WHEN SA high court judge Themba Sishi entered the historic court room in the east coast city of Durban to preside in the corruption case of former president Jacob Zuma, he became one of a select few judges required to try an African president.
Zuma is now to have his day in court, after years of legal action to prevent that day from ever arriving. The charges relate to a multi-billion US dollar arms deal struck by SA and from which he is alleged to have profited corruptly via bribes paid to him by Schabir Shaik, a businessman already convicted and sentenced for bribery.
It is not the first time he has been tried: when he was still SA’s deputy president, he appeared before Judge Willem van der Merwe, charged with rape. He was acquitted, after pleading that the incident – involving the daughter of a colleague – was consensual.
As Reuters reports, however, trials of this sort – involving a top political leader – are unusual in Africa where presidents and other senior leaders are often given impunity, and never see the inside of a court room.
Rueters has drawn up a list of other African countries in which the judiciary has had to consider charges against top leadership:
Chad, where former dictator Hissene Habre was convicted in 2016 by a special international tribunal sitting in Senegal. His sentence: life in prison for war crimes and crimes against humanity during his 1982 – 1990 rule. A special tribunal upheld the life sentence last year.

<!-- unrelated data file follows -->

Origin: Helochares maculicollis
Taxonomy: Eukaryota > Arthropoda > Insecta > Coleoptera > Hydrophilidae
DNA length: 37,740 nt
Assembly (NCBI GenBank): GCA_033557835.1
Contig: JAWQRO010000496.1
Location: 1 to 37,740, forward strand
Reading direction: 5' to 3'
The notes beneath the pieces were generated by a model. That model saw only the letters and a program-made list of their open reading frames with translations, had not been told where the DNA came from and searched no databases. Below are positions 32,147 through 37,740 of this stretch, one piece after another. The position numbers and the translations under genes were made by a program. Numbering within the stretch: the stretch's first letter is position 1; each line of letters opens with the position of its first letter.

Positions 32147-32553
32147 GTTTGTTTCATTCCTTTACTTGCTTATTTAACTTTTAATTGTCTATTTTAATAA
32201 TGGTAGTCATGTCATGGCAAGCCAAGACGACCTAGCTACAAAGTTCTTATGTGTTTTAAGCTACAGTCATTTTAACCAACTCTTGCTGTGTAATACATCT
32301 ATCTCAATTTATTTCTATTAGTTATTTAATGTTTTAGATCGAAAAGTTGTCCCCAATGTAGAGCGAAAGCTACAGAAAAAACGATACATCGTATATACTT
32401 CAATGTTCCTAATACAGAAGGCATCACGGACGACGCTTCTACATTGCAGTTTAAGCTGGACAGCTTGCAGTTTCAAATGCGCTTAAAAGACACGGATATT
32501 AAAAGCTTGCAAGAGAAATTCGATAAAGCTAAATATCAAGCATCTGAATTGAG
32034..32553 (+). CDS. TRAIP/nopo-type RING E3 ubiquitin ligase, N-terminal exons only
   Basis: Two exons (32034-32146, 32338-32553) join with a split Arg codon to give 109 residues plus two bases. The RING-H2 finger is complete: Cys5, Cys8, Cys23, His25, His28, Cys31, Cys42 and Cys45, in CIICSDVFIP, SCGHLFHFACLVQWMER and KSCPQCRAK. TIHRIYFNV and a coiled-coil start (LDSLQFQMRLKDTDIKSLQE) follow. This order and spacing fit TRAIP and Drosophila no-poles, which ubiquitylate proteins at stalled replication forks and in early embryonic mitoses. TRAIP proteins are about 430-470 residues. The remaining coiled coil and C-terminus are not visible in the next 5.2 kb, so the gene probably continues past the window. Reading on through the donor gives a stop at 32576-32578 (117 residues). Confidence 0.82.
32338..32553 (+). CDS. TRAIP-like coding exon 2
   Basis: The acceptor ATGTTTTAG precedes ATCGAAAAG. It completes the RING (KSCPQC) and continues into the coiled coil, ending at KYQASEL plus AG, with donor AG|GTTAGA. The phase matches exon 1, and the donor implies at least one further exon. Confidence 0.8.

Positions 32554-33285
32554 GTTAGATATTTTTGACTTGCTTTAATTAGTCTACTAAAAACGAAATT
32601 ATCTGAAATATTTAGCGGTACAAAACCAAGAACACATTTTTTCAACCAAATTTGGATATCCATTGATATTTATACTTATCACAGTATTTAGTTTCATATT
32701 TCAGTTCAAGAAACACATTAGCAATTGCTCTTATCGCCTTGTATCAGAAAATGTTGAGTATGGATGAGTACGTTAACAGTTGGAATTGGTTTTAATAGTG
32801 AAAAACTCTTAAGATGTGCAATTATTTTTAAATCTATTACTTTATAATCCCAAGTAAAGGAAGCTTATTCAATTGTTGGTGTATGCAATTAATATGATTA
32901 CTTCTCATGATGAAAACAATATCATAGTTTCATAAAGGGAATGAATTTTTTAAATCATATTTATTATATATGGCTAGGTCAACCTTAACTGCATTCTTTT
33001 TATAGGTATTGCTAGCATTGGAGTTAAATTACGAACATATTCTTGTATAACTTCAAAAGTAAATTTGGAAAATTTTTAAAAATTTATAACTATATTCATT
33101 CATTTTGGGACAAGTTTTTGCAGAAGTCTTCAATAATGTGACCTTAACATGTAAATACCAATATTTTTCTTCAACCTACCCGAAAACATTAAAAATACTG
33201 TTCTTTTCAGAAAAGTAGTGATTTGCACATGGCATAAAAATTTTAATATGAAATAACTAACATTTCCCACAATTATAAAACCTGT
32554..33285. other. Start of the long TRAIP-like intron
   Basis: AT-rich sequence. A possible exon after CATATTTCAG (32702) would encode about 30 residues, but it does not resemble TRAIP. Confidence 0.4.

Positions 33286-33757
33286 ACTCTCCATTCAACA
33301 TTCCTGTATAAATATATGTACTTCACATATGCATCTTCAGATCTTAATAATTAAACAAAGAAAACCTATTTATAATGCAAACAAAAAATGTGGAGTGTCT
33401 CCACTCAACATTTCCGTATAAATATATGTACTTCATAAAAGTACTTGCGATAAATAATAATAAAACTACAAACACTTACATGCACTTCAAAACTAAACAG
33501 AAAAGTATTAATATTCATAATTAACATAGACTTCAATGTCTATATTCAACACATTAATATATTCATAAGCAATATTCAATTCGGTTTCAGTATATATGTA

Zambia, where Frederick Chiluba, Zambia’s first democratically elected president was charged with stealing nearly $500 000 of public funds, after he stood down in 2002. He was acquitted of all charges in 2009 and died two years later.
Ivory Coast, where former president Laurent Gbagbo was taken to the International Criminal Court for crimes allegedly committed during post-electoral violence in 2010/11, when he refused to accept defeat by his political rival, Alassane Ouattara. The trial in The Hague began before judges of the ICC in 2016 and is ongoing.
Liberia, whose former president, Charles Taylor, is now serving a 50-year jail term in a British prison for war crimes in neighbouring Sierra Leone. Taylor, a warlord who campaigned for election in 1997 on the slogan, “He killed my ma, he killed my pa, but I will vote for him”, was convicted in 2012 by judges of the UN Special Court for Sierra Leone.
Kenya, where Uhuru Kenyatta was summoned to the ICC to answer questions about his indictment on charges of orchestrating a wave of deadly post-election violence that swept the country in 2007/8. The ICC agreed to withdraw the charges against him in 2015.